Caring, kindness, patience, and understanding is the recipe that cares for people with intellectual disabilities in Kyiv.
Kyiv, Ukraine – “My life here is interesting. Life for me is like Yin and Yang”, says Vania, after happily showing off his Kung Fu fighting skills that he learned from watching the movie, Ip Man. Vania is one of the over 180 people with intellectual disabilities who come to the civil society organization, Djerela, every year, to learn different life skills, wanting to be independent.
Djerela is a Kyiv-based organization that provides trainings and services for people with intellectual disabilities. These include people with down syndrome, autism, cerebral palsy, and other genetic disorders. Their unique approach helps these people use art, fun activities, and excursions to learn life skills such as communication, and resolving conflicts. With different approaches, they are able to provide services such as expert counseling, social rehabilitation, master classes, and arts events.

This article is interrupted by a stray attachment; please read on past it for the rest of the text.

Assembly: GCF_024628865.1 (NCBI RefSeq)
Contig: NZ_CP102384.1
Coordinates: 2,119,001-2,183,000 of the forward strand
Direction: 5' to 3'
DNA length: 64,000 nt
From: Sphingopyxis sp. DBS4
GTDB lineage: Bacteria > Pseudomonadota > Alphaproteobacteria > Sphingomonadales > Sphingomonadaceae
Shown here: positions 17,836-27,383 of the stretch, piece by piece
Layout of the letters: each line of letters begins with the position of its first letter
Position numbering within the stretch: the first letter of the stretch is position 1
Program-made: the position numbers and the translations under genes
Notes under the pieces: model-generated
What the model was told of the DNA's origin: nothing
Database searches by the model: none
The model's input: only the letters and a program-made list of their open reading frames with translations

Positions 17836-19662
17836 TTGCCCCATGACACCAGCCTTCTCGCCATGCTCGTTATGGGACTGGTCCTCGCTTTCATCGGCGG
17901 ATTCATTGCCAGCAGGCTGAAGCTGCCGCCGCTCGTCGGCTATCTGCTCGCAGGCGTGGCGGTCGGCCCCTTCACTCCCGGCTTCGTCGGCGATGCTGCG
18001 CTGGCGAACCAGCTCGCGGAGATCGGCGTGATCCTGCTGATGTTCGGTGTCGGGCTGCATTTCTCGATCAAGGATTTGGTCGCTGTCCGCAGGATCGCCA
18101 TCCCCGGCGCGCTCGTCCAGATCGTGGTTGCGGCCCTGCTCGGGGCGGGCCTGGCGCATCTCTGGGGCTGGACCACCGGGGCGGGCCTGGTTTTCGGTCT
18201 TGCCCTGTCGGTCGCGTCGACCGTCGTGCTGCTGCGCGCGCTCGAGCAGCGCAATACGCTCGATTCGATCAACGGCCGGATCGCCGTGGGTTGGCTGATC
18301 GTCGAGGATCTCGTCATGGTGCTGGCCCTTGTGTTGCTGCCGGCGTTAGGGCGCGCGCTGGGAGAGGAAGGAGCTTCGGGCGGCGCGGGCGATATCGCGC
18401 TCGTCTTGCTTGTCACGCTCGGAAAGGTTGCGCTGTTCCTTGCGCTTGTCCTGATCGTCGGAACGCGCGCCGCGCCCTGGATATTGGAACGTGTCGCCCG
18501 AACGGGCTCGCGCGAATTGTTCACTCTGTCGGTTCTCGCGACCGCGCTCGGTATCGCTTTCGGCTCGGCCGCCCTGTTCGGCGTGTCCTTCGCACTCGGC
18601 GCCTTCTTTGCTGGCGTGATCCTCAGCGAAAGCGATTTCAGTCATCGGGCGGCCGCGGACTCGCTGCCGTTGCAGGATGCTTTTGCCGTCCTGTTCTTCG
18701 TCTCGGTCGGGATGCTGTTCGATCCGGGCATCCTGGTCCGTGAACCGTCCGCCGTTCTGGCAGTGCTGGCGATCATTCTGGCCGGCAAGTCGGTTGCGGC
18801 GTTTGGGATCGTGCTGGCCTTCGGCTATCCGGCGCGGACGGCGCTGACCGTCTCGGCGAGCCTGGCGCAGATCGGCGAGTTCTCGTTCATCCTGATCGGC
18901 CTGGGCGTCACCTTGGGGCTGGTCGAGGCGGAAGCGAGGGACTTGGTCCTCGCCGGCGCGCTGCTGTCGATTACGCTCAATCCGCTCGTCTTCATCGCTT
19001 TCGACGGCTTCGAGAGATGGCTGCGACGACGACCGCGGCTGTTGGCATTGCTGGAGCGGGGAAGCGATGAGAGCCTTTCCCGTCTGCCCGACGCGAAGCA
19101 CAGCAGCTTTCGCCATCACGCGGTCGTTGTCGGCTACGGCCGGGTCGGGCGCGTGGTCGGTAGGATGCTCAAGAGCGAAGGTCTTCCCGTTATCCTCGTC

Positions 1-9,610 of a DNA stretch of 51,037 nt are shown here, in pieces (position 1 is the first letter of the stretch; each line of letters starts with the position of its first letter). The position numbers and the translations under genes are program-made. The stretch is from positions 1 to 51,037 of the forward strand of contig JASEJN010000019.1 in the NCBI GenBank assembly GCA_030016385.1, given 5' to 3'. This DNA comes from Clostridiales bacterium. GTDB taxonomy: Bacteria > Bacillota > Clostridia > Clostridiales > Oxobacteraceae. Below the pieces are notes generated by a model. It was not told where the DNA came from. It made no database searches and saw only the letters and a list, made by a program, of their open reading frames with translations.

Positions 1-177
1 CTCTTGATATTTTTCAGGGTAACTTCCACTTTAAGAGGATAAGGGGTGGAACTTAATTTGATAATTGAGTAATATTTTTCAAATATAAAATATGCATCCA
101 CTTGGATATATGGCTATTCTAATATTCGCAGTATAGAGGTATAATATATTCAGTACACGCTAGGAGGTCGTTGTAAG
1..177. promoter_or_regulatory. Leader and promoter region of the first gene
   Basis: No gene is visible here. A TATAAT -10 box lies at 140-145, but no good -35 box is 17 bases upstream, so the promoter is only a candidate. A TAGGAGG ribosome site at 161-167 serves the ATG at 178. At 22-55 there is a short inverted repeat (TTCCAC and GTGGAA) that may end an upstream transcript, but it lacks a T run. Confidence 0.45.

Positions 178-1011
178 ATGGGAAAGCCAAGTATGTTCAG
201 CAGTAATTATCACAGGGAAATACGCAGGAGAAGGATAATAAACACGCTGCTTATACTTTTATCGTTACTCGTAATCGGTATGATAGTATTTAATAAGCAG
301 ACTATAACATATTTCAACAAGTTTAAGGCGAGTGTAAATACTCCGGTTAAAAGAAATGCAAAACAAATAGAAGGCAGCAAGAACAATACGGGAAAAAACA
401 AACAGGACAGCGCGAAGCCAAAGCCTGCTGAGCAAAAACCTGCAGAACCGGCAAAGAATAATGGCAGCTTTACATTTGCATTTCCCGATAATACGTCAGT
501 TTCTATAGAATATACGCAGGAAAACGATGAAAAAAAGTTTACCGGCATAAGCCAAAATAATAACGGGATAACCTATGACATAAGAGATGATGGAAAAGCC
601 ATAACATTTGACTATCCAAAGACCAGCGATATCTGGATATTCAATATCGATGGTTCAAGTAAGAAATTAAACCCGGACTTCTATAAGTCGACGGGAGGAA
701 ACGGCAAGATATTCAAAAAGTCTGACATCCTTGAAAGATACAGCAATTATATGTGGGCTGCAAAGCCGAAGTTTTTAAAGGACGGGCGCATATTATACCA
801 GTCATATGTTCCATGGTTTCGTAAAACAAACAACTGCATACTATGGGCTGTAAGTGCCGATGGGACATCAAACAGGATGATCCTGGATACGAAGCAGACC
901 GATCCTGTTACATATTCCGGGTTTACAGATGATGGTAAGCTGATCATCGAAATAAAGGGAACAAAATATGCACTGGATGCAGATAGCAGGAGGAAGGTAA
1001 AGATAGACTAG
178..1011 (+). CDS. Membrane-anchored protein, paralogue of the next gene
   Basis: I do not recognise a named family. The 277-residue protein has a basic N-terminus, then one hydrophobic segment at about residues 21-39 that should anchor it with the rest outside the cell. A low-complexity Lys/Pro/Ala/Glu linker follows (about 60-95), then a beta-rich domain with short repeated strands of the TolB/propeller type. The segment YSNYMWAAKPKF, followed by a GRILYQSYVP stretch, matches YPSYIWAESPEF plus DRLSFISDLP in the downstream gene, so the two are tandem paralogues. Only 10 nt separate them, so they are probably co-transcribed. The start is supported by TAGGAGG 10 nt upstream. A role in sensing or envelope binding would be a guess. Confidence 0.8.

Similarly, they give opportunities for students and youth to learn more about people with disabilities through volunteer work, to meet with people with intellectual disabilities themselves. Their goal is to raise awareness for people with intellectual disabilities, and to fight the discrimination and stigma against them.
I like it here because I like to gain life skills and when I learn, my life would not be so difficult
Vania goes to classes about what others may think is simple, from using kettles, cleaning socks, or communicating with others. Like him, Lesha attends, and sometimes teaches those classes himself. “I like it here because I like to gain life skills and when I learn, my life would not be so difficult”, he says. Lesha likes to talk, dance, paint, and is proud to be creative; things he explores in his free time.
Singing, theatre, dancing, helping others, and communicating are some lessons Tanya comes to Djerela for, regularly. Now 30, she has learned a lot from coming to the center, and feels that she found her true calling. “I love it, I love being here” she says, “and I think that my life purpose is helping people”.